science education

Exploring Nature Science Education Resource:

Life Science, Earth Science, and Physical Science Resources for K-12

Pine Tree Life Cycle (Gymnosperm)

Pine Tree Life Cycle (Gymnosperm)

Pine trees are in a group of plants called Gymnosperms. This means "naked seed." That is because, unlike a flowering plant, the seeds of pine trees are not inside a protective, fleshy fruit. Think of how an apple protects its seeds inside its fleshy body. A gymnosperm does not have that. 

A pine tree's seeds are not inside a fruit, like an apple but out in the air attached to a pinecone. When the pollen from a male pine cone floats on the wind and reaches a female pinecone, it fertilizes cone so seeds can grow, When the seeds are ready the pine tree will drop the cone to the forest floor.

An animal, like a squirrel, will take the pinecone apart to eat the seeds. Many will fall to the ground. Some may have a chance to sprout and grow. If just one of those seeds grow into a pine tree, the parent tree has been successful raising young!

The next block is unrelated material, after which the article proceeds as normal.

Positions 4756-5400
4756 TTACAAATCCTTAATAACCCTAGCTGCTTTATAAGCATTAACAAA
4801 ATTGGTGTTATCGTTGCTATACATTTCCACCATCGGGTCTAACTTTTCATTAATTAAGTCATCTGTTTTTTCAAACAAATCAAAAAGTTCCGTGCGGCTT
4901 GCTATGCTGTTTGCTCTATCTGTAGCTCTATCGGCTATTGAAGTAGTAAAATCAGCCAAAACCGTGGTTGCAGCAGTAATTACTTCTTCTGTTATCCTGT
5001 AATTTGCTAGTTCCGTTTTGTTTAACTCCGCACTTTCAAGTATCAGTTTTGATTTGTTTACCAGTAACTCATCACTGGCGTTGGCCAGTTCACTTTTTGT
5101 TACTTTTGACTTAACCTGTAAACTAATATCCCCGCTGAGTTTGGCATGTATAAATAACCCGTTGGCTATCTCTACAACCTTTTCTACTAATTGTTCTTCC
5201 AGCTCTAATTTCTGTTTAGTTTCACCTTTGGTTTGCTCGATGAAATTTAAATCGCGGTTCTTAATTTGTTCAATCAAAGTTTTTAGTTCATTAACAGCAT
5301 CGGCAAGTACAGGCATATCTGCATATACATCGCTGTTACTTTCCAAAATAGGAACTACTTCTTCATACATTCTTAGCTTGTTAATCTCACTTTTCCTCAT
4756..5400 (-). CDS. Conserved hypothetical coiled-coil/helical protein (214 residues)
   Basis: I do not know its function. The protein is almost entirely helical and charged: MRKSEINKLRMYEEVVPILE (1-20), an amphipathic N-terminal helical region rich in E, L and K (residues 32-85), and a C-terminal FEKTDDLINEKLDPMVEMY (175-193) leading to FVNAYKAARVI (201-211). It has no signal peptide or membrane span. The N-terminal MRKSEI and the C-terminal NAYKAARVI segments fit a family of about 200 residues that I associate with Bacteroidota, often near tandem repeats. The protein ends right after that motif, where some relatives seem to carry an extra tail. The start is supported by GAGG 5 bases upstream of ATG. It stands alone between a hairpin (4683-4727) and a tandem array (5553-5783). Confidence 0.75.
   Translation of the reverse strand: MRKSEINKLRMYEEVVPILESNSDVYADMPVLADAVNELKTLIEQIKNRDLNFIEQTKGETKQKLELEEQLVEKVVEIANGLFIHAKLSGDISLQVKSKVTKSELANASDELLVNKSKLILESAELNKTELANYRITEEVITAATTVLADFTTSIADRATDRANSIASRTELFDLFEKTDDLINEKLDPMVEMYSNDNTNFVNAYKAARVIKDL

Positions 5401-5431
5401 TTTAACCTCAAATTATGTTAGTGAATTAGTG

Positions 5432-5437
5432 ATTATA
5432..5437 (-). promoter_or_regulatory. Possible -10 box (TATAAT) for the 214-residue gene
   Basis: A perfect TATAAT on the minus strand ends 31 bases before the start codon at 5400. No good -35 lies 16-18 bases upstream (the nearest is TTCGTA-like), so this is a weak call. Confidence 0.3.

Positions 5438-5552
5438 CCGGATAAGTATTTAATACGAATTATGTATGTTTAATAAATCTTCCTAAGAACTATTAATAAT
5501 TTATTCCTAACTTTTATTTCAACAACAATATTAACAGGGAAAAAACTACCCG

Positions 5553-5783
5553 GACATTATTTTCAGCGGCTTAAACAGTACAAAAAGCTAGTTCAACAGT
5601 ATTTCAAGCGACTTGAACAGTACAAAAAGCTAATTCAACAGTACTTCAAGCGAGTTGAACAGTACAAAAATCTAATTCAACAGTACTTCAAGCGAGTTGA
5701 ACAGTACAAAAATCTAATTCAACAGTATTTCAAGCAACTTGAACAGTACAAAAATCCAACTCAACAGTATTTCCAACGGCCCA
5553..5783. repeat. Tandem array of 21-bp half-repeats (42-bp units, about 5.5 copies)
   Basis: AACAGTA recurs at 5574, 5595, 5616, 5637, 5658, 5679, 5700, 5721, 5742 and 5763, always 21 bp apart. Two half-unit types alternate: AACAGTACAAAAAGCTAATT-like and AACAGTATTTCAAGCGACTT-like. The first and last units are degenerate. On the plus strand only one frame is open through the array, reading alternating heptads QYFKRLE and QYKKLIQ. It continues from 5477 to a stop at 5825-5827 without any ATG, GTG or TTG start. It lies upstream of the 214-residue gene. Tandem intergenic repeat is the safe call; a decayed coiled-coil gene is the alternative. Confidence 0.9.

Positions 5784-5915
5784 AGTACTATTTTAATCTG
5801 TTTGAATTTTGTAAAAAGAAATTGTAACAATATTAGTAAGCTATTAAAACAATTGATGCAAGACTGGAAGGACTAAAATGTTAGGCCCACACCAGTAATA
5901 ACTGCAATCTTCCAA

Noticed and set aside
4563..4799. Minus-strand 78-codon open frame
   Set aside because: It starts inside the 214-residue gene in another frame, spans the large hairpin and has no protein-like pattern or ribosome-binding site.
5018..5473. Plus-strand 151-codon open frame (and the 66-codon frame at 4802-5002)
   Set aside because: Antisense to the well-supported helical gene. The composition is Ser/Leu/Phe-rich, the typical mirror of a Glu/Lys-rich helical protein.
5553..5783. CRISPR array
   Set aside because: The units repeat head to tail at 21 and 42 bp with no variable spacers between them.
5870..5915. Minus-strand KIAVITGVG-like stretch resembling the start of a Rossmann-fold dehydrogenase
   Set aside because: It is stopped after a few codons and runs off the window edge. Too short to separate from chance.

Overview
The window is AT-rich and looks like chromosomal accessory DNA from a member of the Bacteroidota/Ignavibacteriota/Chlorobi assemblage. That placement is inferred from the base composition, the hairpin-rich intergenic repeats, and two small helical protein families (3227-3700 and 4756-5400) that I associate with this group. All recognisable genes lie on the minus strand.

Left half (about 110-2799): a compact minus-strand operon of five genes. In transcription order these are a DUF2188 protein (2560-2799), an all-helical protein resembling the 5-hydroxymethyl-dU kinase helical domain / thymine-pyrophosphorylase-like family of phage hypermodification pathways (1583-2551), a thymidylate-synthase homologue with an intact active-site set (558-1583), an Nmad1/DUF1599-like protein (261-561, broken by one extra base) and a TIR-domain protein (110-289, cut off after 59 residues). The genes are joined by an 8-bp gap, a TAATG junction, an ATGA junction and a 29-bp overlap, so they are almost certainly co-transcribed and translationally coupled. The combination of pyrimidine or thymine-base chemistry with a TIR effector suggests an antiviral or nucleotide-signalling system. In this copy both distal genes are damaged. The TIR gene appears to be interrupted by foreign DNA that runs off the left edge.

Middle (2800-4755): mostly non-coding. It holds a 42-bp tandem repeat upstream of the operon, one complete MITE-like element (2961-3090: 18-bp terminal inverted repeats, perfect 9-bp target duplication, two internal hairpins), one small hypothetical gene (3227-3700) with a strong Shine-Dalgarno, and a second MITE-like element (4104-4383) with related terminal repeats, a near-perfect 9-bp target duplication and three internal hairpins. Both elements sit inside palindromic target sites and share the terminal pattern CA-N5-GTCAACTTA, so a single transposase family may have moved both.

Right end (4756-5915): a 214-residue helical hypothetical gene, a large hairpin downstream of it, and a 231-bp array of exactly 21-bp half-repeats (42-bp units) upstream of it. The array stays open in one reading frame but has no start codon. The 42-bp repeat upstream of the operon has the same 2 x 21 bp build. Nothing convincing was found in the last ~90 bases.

The cycle begins over again!


Pine Tree Life Cycle (Gymnosperm)

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Pine Tree Life Cycle (Gymnosperm)

Recommended Books and Products

For plant and animal identification in the Northeastern U.S. and Canada (also contains common mammals, flowers, trees, reptiles, amphibians and insects): Ask your librarian for Adirondack Nature Guide and Vermont Nature Guide (Pinto Press)

Pine Tree Life Cycle (Gymnosperm) has more than 2,000 illustrated animals. Read about them, color them, label them, learn to draw them.

cheetah, tiger, panda, fox, bear, cougar